I was thinking about the Pointer Sisters today—The 1973 Pointer Sisters—and how their first album was one that rarely left my turntable that year. I was a child and mercifully I’ve held on to most of my records from then; curiously, this one’s in pretty good condition—too good—I’d say, to have belonged to a kid, which leads me to believe it’s not my original. You see, back then, I was in the habit of marking all my LP records with a DYMO tape sticker that said DENISE. Just like that, all caps, white letters on orange or green, sometimes red or blue though rarely yellow. But because the DYMO tape or any evidence of having been stuck by DYMO tape is missing (I like typing DYMO), I’m thinking the copy I’m holding of the Pointer Sisters’ self titled album on the Blue Thumb label was at some point reacquisitioned, between now and 1973.
It’s uncharacteristic of me not to know exactly when I came by a record, because that’s just how it is (people who collect records or collect anything know what I’m talking about). Obtaining the object is tied to the memory, which unless there is a record involved I find is selective and obscured by all kinds of clouds and things. Records are like the proverbial madeleine that takes me back to the land that time (and sometimes I) forgot; songs come and go, but the record is what helps me remember.
Opening the gatefold sleeve today, I recalled a few things, like how as a girl, I preferred the portraits on the outer sleeve to the stylized inner sleeve which I bitterly critiqued as being “staged.” As far as I was concerned, the outer sleeve was real, or so I thought in my kid head. I didn’t know that photos were done at a photo shoot, set up by a photographer (who looks to be called H.B. Greene according to the sleeve notes) who has something called an assistant. What kind of kid would know that in the early ’70s? Certainly not my kind. I just knew I preferred the sepia-toned “authentic” 1940s styling on the outer sleeve to the glossy, dolled up, what I know now to be the deco design on the inside. In my mind, the Pointers were regular people, not Hollywood people; they were local, from Oakland. This is how it should remain, I reasoned. I figured they lived in a Victorian-styled house and that the front cover was a picture of them in their living room, dressed like they would every old day. This is how deep I would go into these things; maybe all kids do, but I don’t know—I never talked to a single other kid about The Pointer Sisters first album so I couldn’t say, all I know is I thought the inner sleeve was show biz and faked. Flash to the present: Oh, what I would give for a dress just like the one June is wearing in the photo layout—it’s perfect in every way. Anyone who remembers these things properly will tell you that June, the youngest Pointer, had the style thing completely locked-up. It’s a wonder I didn’t take to wearing a turban like she did, though I guess I intuited it might not go over so well in the elementary school classroom.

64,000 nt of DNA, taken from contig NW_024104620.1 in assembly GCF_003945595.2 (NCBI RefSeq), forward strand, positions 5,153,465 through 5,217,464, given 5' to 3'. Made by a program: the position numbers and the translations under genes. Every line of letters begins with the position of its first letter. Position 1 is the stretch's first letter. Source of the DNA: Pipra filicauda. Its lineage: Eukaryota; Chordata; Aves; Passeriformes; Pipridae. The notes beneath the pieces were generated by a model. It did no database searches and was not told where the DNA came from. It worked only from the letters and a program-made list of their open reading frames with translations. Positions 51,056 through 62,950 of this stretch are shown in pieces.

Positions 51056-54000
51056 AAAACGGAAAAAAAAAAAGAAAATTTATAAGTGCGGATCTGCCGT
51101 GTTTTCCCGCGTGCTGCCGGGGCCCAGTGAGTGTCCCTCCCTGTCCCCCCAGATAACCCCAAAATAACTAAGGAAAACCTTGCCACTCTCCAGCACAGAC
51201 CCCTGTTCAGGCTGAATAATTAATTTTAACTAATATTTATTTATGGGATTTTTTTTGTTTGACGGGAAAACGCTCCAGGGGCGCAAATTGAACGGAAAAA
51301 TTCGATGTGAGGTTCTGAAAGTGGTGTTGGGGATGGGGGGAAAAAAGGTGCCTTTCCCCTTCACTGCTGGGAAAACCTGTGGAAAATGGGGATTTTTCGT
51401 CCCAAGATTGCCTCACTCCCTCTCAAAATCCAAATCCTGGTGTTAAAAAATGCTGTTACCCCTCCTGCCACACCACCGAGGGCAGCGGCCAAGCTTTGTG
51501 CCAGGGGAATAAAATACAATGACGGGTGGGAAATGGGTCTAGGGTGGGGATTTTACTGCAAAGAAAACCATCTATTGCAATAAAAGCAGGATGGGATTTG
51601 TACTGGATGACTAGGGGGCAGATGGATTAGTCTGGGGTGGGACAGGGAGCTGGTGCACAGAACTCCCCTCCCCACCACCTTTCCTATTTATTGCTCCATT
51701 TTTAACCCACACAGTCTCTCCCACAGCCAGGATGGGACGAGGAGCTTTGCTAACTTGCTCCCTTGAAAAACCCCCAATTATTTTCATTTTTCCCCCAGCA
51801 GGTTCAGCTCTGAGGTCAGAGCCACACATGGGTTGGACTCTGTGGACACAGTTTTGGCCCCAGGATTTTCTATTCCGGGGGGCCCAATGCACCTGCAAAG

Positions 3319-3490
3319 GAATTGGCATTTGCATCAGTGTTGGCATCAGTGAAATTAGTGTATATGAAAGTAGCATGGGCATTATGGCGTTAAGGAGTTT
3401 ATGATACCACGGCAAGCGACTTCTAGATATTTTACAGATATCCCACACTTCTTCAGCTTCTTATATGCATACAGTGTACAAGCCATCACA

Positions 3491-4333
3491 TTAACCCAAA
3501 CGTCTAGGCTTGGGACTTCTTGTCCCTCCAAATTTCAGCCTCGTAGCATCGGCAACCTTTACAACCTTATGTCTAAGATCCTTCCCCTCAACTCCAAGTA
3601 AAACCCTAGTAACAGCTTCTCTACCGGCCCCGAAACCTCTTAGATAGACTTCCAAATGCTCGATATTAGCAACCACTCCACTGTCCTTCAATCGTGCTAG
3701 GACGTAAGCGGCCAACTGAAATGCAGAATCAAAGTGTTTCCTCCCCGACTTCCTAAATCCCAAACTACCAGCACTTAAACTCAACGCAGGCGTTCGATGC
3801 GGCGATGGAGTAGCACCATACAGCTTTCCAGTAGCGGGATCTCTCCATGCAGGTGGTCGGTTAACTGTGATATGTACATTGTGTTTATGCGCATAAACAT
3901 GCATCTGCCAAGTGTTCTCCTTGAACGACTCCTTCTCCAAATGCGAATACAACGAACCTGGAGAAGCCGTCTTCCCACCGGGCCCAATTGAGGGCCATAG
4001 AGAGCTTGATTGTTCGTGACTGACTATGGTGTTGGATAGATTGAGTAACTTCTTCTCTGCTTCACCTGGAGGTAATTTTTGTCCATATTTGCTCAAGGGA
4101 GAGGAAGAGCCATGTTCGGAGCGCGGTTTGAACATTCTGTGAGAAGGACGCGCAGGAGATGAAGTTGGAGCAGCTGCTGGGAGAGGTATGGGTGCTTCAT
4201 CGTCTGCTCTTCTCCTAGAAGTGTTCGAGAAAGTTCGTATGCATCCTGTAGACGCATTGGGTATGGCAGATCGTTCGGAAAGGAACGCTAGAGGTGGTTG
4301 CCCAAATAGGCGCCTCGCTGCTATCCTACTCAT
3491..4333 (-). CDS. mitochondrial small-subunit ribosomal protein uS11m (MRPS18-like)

As for the music, what can I tell you that you don’t know? Nuthin’, since 40 years later, everyone knows everything about everything and all I’ve got is a half-eaten madeleine from the early ’70s and my memories, though this I’d like to say: The first time I heard the Willie Dixon song, “Wang Dang Doodle,” it was not performed by Etta James. It was right there in my bedroom with the yellow floral wallpaper, when I got to the end of side two of The Pointer Sisters. For sure, that was also the first time I ever saw the name A. Toussaint on a writing credit. Allen Toussaint, is, as of course we all already know, a legend of New Orleans piano style and the songwriting giant who wrote the album’s opener, “Yes We Can Can.” Why do I waste my breath? You knew that. Heck, even I knew as a small fry that Lee Dorsey was known for doing the song first; he’d been around the prior decade with “Ya Ya.” I knew that one by heart for reasons that I can’t possibly relay right now without getting way off course, which is something I like to do but not now. Put it this way: “It may sound funny but I don’t believe she’s coming home” rung some bells for me. Back to the Pointers, I remember I liked the smooth vocals in “Jada”, one of the songs the sisters themselves are partially credited with writing. But really, what I was most concerned with in 1973 was getting hold of some old plastic fruit, likely cherries from the bowl at my great-grandmother’s house, so I could fashion a bunch into a pin that I could wear on the lapel of my Eisenhower jacket from Lerner’s, to be worn with some wide-bell high waisted pants and platform sandals—Pointer Sisters style—for real.
In closing, I was going to say I don’t remember what we did without You Tube but that would be a big fat lie. I remember perfectly well what we did and that is, we’d watch really bad video tapes that were hard to store and even harder to find on the shelf that was usually caked with dust, then after you got the tape in the VCR you had to fast forward and rewind it so many times, just so maybe you could find the segment of Soul Train you were starting to regret ever taping in the first place, since if you hadn’t a taped it, you wouldn’t be messing around with the stupid remote that never worked because the battery was like 10 years old. What was I thinking recalling this foolishness, wasting my own time and now yours? What I mean to say is, just try to imagine how I felt when I found this clip of “Yes We Can Can” today, because I couldn’t possibly describe the feeling—not in 250 words or less or without going way off course, I couldn’t—though I would like to add: If there is one song to have had burned into your consciousness, to have been etched onto your soul then sent on your way with, this one isn’t so bad. Bless you, Mr. Allen Toussaint and Ms. Pointers, Anita, Ruth, Bonnie, and June. Thank you for the record—and for my memory. Great gosh all mighty.